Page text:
Why banning true freshmen is a bad idea that will never happen
During a pregame radio interview last Saturday, John Calipari predictably scoffed at the notion of restoring freshman ineligibility in college football and men’s basketball for the first time since 1972.
"I don’t know why," said the coach of undefeated, freshman-dependent Kentucky, "other than, let’s not have any good players in college basketball because Kentucky gets too many."
His fans presumably ate it up. His critics surely find it infuriating. But honestly, Calipari’s self-reverential theory is as good as any why such an implausible and anachronistic concept is suddenly gaining traction among college athletics leaders.
In conversations since last week with numerous administrators around the country, I’ve learned that a surprising number of influential figures are truly interested in exploring the so-called Year of Readiness concept. Big Ten commissioner Jim Delany has been quietly planting the seeds for months, but Big 12 commissioner Bob Bowlsby, for one, is making sure his conference takes the matter seriously. The Pac-12’s Larry Scott likely will as well.
What stood out most, though, is that no two people had the same explanation as to why they’re taking the ineligibility idea seriously. They’re all concerned … about something, and there’s a collective appetite in exploring … well, something.
"College athletics is not professional athletics," Kansas State AD John Currie told FOX Sports. "Ideas that are bold, that can help differentiate college athletics from the professional model, are things we should consider. So I’m encouraged by the discussion of freshman ineligibility."
The crux of the Big Ten’s initiative — first reported last week by Maryland’s student newspaper, the Diamondback, and detailed in a statement the conference released Tuesday — is Delany’s stated goal of reestablishing the two revenue sports as "education-first" enterprises.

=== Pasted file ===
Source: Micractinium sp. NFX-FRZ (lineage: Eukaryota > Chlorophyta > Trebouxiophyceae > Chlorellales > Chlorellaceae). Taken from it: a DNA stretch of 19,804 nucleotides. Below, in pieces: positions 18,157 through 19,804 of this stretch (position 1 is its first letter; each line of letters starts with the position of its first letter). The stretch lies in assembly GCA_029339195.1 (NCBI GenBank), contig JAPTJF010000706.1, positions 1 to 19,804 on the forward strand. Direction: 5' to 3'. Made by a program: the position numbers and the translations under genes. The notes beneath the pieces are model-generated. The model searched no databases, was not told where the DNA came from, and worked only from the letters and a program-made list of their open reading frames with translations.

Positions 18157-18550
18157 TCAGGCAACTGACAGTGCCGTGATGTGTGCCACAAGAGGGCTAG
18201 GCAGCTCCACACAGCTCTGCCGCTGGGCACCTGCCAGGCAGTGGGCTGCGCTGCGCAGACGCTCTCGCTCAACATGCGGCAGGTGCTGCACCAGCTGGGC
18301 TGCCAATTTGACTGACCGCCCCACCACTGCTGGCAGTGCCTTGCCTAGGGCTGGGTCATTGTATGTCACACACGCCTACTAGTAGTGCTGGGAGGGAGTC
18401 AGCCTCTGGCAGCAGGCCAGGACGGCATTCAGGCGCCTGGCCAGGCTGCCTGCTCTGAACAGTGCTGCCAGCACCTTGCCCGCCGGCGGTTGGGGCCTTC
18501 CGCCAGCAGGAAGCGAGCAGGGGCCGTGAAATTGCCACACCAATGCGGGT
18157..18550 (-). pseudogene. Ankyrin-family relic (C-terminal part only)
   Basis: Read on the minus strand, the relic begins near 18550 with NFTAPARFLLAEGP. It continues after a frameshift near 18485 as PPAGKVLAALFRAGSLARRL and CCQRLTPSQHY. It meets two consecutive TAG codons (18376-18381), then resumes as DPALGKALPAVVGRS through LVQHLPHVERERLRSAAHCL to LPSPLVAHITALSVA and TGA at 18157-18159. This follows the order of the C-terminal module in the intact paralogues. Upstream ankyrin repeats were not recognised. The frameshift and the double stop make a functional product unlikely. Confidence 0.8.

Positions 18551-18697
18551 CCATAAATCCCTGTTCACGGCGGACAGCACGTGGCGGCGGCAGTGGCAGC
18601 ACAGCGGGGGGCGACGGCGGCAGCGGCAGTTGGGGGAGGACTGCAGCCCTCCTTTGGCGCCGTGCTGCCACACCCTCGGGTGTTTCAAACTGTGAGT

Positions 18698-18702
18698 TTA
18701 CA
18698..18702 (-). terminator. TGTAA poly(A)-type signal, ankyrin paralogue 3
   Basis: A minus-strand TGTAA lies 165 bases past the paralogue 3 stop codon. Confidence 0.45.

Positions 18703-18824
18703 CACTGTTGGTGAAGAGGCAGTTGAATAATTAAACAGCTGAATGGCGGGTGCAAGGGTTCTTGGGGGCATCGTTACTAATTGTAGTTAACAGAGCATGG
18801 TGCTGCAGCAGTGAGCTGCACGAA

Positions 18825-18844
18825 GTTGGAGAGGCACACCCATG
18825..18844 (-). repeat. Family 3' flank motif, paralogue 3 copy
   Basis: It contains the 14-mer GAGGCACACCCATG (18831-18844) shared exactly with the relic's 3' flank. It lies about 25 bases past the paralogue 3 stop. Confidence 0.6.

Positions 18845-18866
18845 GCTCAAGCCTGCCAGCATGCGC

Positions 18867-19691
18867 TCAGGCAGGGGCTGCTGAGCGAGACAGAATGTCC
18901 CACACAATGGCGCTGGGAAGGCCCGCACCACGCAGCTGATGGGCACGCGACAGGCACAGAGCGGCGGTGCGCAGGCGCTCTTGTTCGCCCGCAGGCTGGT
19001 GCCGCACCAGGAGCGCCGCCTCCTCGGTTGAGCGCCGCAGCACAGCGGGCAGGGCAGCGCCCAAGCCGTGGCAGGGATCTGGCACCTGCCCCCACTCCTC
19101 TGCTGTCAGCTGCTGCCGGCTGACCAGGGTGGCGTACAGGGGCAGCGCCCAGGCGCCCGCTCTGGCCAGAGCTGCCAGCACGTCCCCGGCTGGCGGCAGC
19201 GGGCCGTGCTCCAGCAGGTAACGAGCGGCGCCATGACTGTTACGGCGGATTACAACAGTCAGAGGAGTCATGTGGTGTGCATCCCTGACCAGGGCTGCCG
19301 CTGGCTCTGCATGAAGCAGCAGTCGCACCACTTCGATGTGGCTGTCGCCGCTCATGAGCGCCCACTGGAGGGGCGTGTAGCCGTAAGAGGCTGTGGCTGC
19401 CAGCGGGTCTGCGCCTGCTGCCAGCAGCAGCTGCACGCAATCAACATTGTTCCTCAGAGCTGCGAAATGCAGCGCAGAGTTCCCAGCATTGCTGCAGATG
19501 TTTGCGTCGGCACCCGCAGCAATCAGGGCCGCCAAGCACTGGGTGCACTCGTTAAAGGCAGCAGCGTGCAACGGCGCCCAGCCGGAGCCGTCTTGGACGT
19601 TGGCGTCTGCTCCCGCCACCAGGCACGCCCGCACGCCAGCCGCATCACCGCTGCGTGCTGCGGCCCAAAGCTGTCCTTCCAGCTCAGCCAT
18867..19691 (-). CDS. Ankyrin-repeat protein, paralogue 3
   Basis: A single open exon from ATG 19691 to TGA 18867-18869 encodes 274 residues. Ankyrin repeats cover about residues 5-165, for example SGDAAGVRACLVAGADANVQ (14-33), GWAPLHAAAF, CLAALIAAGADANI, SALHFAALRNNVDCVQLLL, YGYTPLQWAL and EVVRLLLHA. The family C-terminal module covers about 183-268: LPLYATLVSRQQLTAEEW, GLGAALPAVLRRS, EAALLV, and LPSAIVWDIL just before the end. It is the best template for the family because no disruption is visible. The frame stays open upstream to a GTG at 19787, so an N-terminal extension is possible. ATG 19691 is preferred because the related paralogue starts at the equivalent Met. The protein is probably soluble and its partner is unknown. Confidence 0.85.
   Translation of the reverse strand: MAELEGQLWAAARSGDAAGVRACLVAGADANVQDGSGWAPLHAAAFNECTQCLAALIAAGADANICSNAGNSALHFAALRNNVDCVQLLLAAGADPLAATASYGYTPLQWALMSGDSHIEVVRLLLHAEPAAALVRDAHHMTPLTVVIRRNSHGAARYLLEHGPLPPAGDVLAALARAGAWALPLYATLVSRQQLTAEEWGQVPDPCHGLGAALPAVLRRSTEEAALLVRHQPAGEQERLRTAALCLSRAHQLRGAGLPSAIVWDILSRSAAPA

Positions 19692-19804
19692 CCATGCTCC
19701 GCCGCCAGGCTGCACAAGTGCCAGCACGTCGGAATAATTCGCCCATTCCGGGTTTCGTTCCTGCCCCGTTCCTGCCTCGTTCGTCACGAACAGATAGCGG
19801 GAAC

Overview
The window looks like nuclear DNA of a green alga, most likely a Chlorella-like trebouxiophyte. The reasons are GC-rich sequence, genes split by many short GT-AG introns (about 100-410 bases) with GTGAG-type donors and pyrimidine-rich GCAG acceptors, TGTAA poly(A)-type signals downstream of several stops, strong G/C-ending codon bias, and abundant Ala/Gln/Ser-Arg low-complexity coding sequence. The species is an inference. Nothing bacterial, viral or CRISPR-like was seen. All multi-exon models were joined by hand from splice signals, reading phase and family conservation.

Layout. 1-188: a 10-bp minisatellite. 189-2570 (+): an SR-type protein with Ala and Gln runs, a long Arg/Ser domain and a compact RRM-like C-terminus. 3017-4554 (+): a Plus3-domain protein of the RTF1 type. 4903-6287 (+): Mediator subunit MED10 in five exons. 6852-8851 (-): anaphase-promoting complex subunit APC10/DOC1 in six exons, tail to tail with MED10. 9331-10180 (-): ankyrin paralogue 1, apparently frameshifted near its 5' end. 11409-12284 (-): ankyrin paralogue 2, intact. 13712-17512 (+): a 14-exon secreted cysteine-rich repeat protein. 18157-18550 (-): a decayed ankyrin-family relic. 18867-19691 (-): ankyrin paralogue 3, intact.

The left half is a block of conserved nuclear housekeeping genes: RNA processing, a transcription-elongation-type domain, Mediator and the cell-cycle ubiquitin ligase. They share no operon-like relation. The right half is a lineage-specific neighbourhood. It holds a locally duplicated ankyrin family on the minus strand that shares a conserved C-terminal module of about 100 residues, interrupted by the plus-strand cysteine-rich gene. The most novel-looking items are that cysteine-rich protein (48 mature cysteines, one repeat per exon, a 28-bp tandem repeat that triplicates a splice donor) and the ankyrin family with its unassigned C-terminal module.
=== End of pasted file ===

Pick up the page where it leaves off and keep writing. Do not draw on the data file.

What no one has yet articulated, however, is why they believe a de facto redshirt year would make a tangible difference in athletes’ academic lives. Do current redshirt freshman football players perform better in the classroom than their counterparts that dress out on Saturdays? Would the tiny fraction of academically disinterested basketball players who’d choose the D-league instead cause a notable improvement in teams’ graduation rates?
"It’s backwards," one Power 5 athletic director said. "Usually their better grades are freshman year because they’re entry-level classes. If a kid struggles academically, it’s usually going to be his junior and senior seasons."
Meanwhile, the NCAA is already set to implement the so-called "academic redshirt" requirement beginning with the 2016-17 school year. Whereas current incoming recruits need a 2.0 core-course GPA to qualify academically, now they’ll need at least a 2.3 to compete as freshmen.
Think about this for a second. If university presidents truly wanted football and basketball to be academic-first endeavors, they’d stop letting their coaches recruit 2.0 high school students in the first place. They’d hold athletes to the same admissions standards as their general student body. But of course that’s not going to happen, because then their schools might win fewer games.
A more honest summation of how we got here is that college athletic leaders don’t want to disrupt the multibillion dollar entertainment vehicles their most visible sports have become, but they don’t like the mounting criticism and scrutiny that’s come with it.
"There has been an extended period of time where athletic directors and university presidents have allowed the definition of what college sports is to be told by other people," another Power 5 AD said.
That’s because nearly as many people watched last month’s Ohio State-Oregon national championship game (33.4 million) as last weekend’s Oscars ceremony (36.6 million). When two teams of "student-athletes" can drive nearly as many advertising dollars as the most famous movie stars in Hollywood, you can see why the public isn’t buying the antiquated premise they’re scholars first, athletes second.
But many noble-minded athletic administrators aren’t yet ready to concede a concept they hold dear to the various lawyers and politicians currently foaming with anti-NCAA vitriol. And so, here we are, talking about benching freshmen.